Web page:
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Murphy Library Research & Information Seeking Tools: Evaluating Information


Books generally provide in-depth and lengthy coverage on a given subject, but because of the amount of time involved to write and publish, the information is not always current. Lack of currency is only a concern if you are researching a topic that requires the most current information available. Books provide an excellent way to get an overview of a topic and will probably be heavily referenced with suggestions for further reading. If you are unsure of the merit of a book, consult a book review published in a professional journal of the given subject area. You can search for books in the Murphy Library Catalog.


  • Often considered extremely reliable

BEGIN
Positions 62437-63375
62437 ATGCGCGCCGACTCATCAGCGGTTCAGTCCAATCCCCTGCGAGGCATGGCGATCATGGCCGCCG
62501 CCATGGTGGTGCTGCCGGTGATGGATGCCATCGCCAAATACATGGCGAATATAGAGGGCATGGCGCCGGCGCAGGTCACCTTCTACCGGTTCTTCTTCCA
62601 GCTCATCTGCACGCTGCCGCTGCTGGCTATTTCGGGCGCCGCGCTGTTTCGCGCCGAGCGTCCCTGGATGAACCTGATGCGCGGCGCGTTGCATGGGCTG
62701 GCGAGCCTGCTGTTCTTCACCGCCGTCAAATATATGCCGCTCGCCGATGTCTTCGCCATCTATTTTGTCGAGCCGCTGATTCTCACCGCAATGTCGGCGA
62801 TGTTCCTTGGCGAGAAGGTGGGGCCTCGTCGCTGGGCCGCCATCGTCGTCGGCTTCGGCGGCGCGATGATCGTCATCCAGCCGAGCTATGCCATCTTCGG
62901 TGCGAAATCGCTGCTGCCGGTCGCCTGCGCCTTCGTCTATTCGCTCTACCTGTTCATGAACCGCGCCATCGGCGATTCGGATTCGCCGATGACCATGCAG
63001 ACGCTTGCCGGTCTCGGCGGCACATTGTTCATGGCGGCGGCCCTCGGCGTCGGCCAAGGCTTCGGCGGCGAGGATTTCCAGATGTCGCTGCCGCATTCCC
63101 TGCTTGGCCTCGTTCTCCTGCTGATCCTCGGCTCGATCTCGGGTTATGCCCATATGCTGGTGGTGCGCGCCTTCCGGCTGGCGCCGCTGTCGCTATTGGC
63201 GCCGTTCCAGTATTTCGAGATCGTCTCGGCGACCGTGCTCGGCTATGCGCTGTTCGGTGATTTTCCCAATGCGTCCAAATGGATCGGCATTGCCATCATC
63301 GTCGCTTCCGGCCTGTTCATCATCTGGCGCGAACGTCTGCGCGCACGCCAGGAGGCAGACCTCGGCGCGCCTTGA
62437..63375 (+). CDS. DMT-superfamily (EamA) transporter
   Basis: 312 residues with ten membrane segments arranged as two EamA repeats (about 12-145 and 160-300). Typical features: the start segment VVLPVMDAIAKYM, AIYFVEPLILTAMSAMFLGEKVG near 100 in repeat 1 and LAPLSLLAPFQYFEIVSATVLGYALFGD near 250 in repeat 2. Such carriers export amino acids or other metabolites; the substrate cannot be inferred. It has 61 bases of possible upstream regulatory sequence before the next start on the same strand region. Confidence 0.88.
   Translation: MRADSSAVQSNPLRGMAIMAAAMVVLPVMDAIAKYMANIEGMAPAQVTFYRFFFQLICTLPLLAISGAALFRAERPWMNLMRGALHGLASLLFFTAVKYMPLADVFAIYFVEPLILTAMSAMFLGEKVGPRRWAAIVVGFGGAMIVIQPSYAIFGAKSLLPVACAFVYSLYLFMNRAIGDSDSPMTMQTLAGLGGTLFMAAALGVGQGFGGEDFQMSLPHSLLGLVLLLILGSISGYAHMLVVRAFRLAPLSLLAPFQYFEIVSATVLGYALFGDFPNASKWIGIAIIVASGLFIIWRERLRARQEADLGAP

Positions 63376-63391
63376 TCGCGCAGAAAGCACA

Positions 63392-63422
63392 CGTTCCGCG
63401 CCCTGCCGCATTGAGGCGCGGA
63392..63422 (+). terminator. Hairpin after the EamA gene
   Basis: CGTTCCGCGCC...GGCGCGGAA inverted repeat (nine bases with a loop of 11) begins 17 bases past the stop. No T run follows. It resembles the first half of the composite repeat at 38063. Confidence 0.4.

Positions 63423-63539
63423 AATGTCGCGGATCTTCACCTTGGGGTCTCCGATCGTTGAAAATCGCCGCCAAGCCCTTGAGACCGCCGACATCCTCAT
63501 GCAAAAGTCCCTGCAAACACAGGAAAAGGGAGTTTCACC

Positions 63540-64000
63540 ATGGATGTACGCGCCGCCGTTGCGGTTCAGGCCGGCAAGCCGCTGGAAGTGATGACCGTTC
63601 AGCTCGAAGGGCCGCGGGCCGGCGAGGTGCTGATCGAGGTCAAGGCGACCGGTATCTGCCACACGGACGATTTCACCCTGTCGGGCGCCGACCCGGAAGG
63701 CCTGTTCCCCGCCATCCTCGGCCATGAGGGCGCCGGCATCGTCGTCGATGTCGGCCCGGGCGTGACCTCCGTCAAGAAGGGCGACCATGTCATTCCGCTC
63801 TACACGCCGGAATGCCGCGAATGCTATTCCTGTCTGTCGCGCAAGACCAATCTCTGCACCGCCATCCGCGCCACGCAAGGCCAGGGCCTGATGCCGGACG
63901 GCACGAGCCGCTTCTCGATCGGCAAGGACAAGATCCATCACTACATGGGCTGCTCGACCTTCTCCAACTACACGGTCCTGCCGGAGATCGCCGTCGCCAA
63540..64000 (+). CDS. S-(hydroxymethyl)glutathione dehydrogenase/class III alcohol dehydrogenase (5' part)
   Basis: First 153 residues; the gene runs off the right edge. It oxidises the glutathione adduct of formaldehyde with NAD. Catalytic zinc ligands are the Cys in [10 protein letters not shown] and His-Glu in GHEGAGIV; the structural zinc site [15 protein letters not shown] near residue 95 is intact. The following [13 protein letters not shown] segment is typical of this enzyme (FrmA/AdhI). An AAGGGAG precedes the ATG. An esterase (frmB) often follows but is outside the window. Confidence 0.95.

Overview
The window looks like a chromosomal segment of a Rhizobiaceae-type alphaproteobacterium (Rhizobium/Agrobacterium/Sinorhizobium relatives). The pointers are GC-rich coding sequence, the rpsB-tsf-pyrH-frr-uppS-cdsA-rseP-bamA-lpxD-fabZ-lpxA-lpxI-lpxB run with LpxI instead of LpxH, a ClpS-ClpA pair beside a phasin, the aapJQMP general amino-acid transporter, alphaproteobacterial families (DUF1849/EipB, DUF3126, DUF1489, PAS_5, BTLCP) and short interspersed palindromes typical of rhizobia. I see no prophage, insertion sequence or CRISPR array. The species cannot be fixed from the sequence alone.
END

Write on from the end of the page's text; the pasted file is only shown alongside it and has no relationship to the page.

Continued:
• Often include bibliographies leading to additional relevent sources


  • May not have current information; check the copyright date to make sure the information isn't outdated)
  • Require more time to read, due to length (although most books have an index that makes it easy to locate relevent passages)

Book Reviews

Book reviews are good indicators of a work's value to a given subject area, especially if you are somewhat unfamiliar with a given field of study. As always, consider the source of the review. One that appears within a scholarly journal of the field in which you are doing research has more authority. See Murphy Library’s Book Review LibGuide to locate book reviews.